Bill Whitaker: From what I can see here, it looks as though the entire country is man-engineered.
Henk Ovink: Yes
We flew over Rotterdam, his hometown, so he could show us how the country has been engineered.
Bill Whitaker: How much of this city is below sea level?
Henk Ovink: Almost everything.
Bill Whitaker: When was the last time this flooded?
Henk Ovink: This doesn't flood. And we–
Bill Whitaker: Because of the precautions you have taken.
Henk Ovink: Yeah.
The Dutch allocate more than a billion dollars a year to manage their flood infrastructure. Some of it is massive, like the Maeslantkering storm surge barrier.
Bill Whitaker: Oh, this is, these are the gates.
Henk Ovink: They're big.
Bill Whitaker: They're enormous.
Henk Ovink: It's like an Eiffel Tower, like the Paris Eiffel Tower, on its sides. But then two.
Bill Whitaker: Each one the size of the–
Henk Ovink: Each one.
Bill Whitaker: –Eiffel Tower.
The gates guard one of the largest ports in the world and most of the Dutch population. They don't have hurricanes like we do, but ferocious storms with hurricane-force winds can blow in from the North Sea and push in huge storm surges. When that happens, the two arms seal off the Rhine River and Rotterdam. The gates took six years to build and cost $500 million.
Bill Whitaker: That's a big investment for something that you've only had to use once or twice since it was built.
Henk Ovink: $150 billion were lost in New Orleans. I don't think I need to say more. How many people were killed? Sandy, another storm, $70 billion. We don't have those damages.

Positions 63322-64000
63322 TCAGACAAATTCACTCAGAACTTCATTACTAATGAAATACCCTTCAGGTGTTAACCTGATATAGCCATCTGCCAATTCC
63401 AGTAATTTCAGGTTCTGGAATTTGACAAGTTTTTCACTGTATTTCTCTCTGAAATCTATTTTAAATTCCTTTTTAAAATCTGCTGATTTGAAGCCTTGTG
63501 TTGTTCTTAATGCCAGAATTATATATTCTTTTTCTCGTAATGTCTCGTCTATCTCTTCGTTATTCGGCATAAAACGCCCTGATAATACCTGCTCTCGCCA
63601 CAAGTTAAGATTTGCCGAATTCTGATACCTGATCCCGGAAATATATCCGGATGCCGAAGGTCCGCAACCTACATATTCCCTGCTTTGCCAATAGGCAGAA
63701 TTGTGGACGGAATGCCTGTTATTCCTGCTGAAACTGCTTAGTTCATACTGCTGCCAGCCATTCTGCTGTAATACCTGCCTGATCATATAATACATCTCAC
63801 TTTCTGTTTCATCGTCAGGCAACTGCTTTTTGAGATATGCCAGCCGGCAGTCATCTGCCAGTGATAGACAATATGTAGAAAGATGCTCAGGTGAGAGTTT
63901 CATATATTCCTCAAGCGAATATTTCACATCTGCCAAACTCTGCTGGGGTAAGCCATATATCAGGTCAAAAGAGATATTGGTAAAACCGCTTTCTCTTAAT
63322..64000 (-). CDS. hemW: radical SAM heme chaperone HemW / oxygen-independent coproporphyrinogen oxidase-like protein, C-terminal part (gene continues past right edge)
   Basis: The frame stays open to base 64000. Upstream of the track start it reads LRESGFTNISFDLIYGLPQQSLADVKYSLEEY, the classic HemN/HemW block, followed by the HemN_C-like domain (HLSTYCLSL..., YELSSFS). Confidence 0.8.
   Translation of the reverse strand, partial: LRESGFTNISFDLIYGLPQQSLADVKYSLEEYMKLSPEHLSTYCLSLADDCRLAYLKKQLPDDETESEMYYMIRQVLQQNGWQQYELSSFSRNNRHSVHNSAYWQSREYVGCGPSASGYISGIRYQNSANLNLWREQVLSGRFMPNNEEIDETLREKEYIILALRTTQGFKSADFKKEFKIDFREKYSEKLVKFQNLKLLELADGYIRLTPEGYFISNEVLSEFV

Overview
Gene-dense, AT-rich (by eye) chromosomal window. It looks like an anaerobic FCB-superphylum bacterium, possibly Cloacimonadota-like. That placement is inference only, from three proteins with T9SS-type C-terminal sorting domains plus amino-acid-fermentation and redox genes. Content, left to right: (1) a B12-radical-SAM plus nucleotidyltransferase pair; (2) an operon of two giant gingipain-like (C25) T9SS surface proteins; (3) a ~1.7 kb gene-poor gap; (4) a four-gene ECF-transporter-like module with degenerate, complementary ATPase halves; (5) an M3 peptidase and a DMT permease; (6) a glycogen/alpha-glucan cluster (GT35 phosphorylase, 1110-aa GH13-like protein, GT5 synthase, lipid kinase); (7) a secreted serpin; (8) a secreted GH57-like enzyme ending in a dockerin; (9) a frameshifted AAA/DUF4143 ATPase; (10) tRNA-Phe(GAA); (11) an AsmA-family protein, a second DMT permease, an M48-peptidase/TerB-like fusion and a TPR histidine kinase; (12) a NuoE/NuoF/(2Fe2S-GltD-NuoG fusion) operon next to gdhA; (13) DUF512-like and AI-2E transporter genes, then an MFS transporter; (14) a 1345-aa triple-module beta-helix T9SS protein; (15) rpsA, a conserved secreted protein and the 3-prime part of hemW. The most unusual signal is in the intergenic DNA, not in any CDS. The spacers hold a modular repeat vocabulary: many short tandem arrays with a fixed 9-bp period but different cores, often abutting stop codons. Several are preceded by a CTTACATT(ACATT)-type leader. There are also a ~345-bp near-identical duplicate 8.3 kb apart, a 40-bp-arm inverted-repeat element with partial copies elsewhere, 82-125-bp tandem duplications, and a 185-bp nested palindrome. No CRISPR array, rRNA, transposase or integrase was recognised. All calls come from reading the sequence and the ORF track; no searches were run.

But they did in the past.
Bill Whitaker: Your Katrina moment was in–
Henk Ovink: '53.
Bill Whitaker: 1953?
Henk Ovink: Yeah, '53 was our real wakeup call. A storm blowing in from over the North Sea from the west.
Bill Whitaker: What happened?
Henk Ovink: It actually swallowed the southwestern part of the Netherlands. The dams, dikes and levees broke and the water flowed in, taking away lives of almost 2,000 people. A lotta of families were ripped apart.
The Dutch still refer to it as "the" disaster, because they haven't had one since – not a single death from flooding in 65 years. They've learned the lessons of the past well. Dutch engineers calculate how high and strong dikes and dams must be to withstand the most extreme weather – a 1-in-10,000 storm.
Rotterdam is at the forefront of defensive design. This basketball court can hold 450,000 gallons of storm runoff. This sloping park atop a shopping center is a storm surge barrier. And this world-class rowing facility doubles as a flood reservoir. The Dutch pride themselves on blending form and function.
Bill Whitaker: What is this place? They look like dunes.
Henk Ovink: They are dunes.
Bill Whitaker: But, I take it, this is the Netherlands, so these aren't just dunes.
Henk Ovink: These are man-made dunes.
Henk Ovink took us to one of his favorite projects along the North Sea. The beach town of Katwijk was vulnerable until Dutch engineers created these natural looking dunes. Many beaches in the U.S. have man-made dunes, but they're nothing like this.
Bill Whitaker: And these dunes protect the town from a sea surge or a big storm–
Henk Ovink: Sea surge, storm, and also we incorporate sea level rise of the future.